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. there you go. >>> welcome to "morning joe." great to have you with us. what a day in norm city yesterday. we actually had breakfast with ahmadinejad. you had lunch with warren buffett. i thought it was a bit in politic for you to ask him to come on "morning joe." tell people, you get warren buffett. you're at lunch and what do you say to him? >> he would be more than willing to carve out a three or four-minute segment once a week to just do stock tips. buffett's picks. >> what are you looking at? he's a hungry kid. >> you had breakfast with ahmadinejad. you had lunch with buffett. >> well, he was at the next table. i didn't have lunch with him. >> i had chicken tenders with my daughter. she's three. >> you're better than us, willie. >> that's like every time i'm going around with mika at speeches and she's giving stories. and then we -- i saw yasir arafat and stalin and churchill. >> is that your mika? >> that's all i got. >> your dad ran u.s. foreign policy. my dad ran a little league team in meridian, mississippi. it's fine. willie is snuggaling up to the chicken tenders. >> it's got to be
, we have with us, thank god, publisher and owner of the "daily news." mort zuckerman, great to have you here. a good show today. >> looking great. >> a handsome boy, isn't he? >> great. >> strapping. >> did i miss something? >> no. >> big show today. colin powell will be with us, and alma powell will be with us at the 8:00 hour. >> general powell and his wife, alma. >> part of education nation. they will talk about something specifically near and dear to their hearts an organization they have been working on for years and a goal in life to make a difference. what's so funny? >> it's been a great week. i'm happy. glad to see you happy. willie. >> no, it hasn't, actually. broadcasting has been great. >> i'm playing this game under protest until i get a new chair. >> also, we have dockmentarian and baseball historian, ken burns on the show tonight. >> did you see that? it's fabulous. >> i will do the news and pretend you all aren't here. >> let's go to the news. >> why would you say that? >> that's awful. >> what have we done? >> you want me to tell everyone what you said before the sh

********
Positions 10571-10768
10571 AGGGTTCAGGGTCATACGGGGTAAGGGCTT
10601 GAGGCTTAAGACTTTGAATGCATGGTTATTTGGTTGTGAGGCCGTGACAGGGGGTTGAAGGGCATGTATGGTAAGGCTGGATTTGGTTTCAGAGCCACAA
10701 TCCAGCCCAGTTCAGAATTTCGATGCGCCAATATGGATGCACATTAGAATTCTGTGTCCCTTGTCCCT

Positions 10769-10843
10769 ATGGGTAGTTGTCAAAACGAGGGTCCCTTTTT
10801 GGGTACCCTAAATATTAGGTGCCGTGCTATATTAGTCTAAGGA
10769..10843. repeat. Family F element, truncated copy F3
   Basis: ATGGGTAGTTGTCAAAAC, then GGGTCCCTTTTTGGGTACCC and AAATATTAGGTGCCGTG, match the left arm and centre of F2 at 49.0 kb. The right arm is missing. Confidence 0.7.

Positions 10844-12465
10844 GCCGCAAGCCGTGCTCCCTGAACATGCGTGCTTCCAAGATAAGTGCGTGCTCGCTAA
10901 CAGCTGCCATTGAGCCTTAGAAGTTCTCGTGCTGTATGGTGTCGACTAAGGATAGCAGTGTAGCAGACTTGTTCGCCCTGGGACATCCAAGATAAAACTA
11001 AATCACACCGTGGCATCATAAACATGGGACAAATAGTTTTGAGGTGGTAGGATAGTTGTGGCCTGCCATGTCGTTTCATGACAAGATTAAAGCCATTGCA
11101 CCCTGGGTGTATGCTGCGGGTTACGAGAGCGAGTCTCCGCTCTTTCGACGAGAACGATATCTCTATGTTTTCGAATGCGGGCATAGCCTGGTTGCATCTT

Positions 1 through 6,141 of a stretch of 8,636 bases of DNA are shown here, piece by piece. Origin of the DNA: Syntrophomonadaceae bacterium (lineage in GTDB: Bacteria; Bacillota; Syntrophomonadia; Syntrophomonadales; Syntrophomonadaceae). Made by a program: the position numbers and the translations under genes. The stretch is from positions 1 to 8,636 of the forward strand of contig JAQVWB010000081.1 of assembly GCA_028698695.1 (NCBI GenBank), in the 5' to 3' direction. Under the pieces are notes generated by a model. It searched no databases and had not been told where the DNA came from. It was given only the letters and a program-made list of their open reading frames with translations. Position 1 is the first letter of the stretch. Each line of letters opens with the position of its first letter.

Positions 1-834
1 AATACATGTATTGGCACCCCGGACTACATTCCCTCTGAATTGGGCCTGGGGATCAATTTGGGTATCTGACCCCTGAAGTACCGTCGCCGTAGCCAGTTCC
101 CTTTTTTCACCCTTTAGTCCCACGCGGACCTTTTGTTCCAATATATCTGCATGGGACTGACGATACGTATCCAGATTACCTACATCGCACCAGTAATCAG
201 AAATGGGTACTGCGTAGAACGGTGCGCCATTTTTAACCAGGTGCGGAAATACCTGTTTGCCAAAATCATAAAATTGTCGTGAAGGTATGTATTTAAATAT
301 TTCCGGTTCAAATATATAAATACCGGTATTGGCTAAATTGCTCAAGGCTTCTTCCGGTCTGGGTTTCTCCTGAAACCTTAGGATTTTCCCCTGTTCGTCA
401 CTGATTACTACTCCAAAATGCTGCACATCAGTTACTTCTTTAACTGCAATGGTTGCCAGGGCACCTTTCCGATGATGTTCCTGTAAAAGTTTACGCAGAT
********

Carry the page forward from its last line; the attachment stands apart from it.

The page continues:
, but no impact at the end of the race. >> we also have with us msnbc and "time" magazine senior political analyst mark halprin joining the conversation this morning. coming up today richard holbrooke is going to be here. >> wow. >> yes, uh-huh. peter king from nbc's "football night in america." >> yes. >> and broadway star patti lupone to round things out. >> what does that mean, yes! >> speaking of football, a couple of things. first of all vanderbilt, vandy, it ain't easygoing in to oxford on a saturday night with 23,000 screaming fans. >> at the new hampshire institute of politics we met someone who says gave you a shout-out. >> a lot of vanderbilt fans. secondly, seriously, wow, let's give them love, the jets. >> oh, the jets, yes. >> the jets deserve some love as well. >> they changed the way they play, started throwing the ball. sanchez looked great all of the sudden. >> it's great. stop talking and afterwards you see the press conference with rex. they're going to do a video called the super bowl shuffle. they're going to film it tomorrow. it's going to be out -- they're actually recruited